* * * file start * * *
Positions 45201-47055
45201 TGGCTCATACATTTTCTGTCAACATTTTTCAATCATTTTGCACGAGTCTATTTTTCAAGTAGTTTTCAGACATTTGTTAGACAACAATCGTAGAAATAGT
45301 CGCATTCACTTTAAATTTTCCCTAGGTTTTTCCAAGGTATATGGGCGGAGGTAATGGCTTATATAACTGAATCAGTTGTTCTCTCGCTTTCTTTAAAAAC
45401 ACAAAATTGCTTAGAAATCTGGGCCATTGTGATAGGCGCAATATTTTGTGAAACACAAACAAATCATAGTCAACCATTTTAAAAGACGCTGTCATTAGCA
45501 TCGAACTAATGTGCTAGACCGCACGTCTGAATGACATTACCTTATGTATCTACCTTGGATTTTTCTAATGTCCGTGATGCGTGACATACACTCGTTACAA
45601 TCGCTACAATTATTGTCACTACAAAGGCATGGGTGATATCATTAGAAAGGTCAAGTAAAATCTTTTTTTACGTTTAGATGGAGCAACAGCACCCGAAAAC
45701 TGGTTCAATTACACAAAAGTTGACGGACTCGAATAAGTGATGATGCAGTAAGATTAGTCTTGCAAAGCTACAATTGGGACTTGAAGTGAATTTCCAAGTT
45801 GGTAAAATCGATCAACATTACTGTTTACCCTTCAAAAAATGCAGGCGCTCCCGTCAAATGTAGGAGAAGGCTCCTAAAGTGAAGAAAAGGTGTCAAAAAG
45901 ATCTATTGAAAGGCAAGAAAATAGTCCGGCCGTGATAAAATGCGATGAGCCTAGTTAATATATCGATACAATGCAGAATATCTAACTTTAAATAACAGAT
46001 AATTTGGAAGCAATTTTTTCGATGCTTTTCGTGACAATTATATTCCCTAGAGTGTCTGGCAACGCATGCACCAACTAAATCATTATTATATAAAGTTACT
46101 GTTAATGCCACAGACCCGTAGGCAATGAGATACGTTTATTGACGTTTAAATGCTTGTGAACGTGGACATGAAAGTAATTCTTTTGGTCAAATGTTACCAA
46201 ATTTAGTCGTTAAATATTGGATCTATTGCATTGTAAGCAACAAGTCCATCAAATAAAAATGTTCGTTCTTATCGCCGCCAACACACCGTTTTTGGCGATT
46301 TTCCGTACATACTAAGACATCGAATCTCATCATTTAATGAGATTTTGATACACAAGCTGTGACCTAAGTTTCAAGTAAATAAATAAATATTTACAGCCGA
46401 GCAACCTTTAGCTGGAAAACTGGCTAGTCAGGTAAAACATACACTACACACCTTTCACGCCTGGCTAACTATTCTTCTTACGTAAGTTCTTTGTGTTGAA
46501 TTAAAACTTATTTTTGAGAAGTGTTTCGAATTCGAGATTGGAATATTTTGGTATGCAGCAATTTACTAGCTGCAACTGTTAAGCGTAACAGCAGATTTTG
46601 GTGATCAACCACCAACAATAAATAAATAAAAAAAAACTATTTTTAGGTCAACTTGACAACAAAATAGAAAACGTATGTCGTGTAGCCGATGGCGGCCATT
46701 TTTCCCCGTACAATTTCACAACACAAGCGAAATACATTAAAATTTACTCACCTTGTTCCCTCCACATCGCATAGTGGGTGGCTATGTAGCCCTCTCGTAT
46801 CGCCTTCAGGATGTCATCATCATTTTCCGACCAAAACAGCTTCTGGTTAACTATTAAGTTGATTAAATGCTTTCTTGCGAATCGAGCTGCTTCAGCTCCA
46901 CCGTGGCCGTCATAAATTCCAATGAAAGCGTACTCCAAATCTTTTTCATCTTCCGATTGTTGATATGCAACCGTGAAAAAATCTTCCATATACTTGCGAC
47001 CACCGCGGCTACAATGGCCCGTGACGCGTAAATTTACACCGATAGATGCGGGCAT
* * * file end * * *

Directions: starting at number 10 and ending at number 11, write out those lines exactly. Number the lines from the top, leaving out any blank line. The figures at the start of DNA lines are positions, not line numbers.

46001 AATTTGGAAGCAATTTTTTCGATGCTTTTCGTGACAATTATATTCCCTAGAGTGTCTGGCAACGCATGCACCAACTAAATCATTATTATATAAAGTTACT
46101 GTTAATGCCACAGACCCGTAGGCAATGAGATACGTTTATTGACGTTTAAATGCTTGTGAACGTGGACATGAAAGTAATTCTTTTGGTCAAATGTTACCAA